"Jonah H. Harris" <[EMAIL PROTECTED]> writes:
> On 10/26/06, Tom Lane <[EMAIL PROTECTED]> wrote:
>> This makes some really quite unacceptable assumptions about
>> the meaning and encoding of typmod ...

> True, so VARCHAR seems like the only one?  That's the only one I've
> really encountered in the field on a fairly regular basis.

Well, you could either hardwire some specific cases for specific types
here, or think about inventing a general-purpose mechanism that would
let types register a function to report whether a given typmod change
requires actual work.  I'm not sure it's worth the latter though.

One point worth thinking about is that varchar(any) --> text could be
a "free" coercion too, along with cases such as replacing a domain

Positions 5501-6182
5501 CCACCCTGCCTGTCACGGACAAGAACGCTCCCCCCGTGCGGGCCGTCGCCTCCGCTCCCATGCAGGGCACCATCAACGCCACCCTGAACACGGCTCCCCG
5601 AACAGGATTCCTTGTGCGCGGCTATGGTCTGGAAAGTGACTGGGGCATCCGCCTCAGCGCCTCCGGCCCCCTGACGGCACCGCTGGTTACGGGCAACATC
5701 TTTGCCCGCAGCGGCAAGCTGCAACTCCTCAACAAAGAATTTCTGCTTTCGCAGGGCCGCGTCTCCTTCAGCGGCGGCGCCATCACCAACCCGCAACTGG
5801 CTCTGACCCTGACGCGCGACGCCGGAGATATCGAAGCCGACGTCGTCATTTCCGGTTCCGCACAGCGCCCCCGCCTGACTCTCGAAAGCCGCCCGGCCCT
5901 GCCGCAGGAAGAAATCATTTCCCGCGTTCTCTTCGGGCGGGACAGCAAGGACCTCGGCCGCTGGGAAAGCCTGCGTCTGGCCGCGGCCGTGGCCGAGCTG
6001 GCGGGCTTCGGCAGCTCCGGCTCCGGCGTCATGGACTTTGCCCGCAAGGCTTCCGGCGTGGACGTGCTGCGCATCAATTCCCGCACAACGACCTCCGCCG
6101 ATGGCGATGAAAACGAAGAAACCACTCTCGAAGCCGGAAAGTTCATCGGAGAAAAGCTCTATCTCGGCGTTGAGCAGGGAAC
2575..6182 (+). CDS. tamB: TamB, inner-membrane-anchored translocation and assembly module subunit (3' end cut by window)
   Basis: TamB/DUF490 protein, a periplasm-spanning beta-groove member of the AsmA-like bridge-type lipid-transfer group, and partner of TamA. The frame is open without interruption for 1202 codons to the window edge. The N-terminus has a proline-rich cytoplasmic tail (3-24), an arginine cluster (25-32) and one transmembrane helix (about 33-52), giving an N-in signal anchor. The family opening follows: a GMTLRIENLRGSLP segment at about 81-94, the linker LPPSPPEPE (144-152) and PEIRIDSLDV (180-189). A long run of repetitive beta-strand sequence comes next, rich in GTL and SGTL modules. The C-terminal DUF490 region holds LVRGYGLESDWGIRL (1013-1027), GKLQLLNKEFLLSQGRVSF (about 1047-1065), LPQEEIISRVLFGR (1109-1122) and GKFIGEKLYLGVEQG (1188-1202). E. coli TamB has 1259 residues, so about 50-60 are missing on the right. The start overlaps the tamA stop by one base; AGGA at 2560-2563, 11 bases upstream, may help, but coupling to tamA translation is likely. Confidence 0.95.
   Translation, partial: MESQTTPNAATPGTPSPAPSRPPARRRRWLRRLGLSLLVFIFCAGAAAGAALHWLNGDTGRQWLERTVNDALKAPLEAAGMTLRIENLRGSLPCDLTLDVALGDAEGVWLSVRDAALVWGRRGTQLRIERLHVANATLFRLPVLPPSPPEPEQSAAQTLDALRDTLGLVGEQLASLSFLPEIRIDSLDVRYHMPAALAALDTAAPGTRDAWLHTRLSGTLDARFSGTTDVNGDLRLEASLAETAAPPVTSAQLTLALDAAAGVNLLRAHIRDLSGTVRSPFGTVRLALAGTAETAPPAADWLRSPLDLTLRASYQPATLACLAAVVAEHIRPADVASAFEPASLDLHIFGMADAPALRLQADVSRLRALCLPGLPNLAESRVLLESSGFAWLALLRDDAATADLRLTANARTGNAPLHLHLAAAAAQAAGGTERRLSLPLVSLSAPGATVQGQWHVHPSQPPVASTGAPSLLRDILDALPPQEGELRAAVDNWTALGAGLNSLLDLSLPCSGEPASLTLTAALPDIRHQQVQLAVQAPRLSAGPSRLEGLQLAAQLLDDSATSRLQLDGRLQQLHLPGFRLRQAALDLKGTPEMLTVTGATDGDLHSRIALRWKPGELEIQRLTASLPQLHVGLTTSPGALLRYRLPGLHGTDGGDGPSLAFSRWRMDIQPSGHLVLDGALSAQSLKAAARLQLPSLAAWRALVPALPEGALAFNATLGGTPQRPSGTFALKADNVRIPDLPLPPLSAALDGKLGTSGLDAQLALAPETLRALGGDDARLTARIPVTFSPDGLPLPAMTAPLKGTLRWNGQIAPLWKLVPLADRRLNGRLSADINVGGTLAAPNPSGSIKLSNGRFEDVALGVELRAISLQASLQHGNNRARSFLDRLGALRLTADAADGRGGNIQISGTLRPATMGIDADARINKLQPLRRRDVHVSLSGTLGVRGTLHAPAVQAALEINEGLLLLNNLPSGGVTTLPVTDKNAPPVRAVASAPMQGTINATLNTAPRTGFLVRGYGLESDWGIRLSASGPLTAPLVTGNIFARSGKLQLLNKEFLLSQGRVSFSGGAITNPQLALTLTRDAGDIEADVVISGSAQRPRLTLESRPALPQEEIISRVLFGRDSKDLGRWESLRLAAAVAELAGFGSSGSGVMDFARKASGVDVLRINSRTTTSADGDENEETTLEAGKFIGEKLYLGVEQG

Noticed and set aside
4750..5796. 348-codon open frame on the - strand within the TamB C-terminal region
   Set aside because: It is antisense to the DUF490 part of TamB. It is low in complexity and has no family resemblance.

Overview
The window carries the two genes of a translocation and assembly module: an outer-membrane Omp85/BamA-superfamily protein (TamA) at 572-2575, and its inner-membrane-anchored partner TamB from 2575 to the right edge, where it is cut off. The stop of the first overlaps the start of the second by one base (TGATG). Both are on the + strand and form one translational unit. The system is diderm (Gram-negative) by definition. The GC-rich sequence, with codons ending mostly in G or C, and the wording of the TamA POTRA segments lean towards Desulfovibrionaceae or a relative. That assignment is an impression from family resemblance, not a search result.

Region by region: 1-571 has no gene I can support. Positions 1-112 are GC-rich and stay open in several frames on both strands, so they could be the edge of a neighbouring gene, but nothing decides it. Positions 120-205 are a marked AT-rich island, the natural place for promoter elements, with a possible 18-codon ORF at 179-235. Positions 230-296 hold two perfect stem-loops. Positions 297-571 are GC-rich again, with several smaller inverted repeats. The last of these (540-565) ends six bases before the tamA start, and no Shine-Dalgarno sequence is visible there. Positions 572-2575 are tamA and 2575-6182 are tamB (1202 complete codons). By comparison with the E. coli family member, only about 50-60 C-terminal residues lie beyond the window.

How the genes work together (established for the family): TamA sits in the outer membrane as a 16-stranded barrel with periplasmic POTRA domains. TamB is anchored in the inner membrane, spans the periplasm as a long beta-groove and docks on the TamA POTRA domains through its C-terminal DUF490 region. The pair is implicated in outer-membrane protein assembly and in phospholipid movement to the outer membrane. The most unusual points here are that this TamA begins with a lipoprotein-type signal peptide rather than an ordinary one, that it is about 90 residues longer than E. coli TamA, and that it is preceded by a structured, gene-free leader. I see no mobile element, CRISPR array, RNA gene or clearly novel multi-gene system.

by its base type.  I think we can detect this today by the
expedient of noting whether the coercion ends up being just a
RelabelType expression --- I'm actually a bit surprised that that
knowledge doesn't seem to be in the code already.

OTOH ... RelabelType means the bits are the same but it doesn't imply
that the semantics of the bits are the same, eg, OID has a different
sort order than int4.  So ISTM that in general it'd still be necessary
to recheck constraints and rebuild indexes.  This might be a sufficient
reason for limiting the optimization to a few known-safe cases like
varchar/text, rather than trying to do it for any binary-compatible

Another thought is that some cases would amount to checking constraints
but not changing any bits on-disk, as in replacing a base type with a
domain.  Is it worth having these go through the non-rewriting code
path?  How would we be sure we didn't need to rebuild indexes?

                        regards, tom lane

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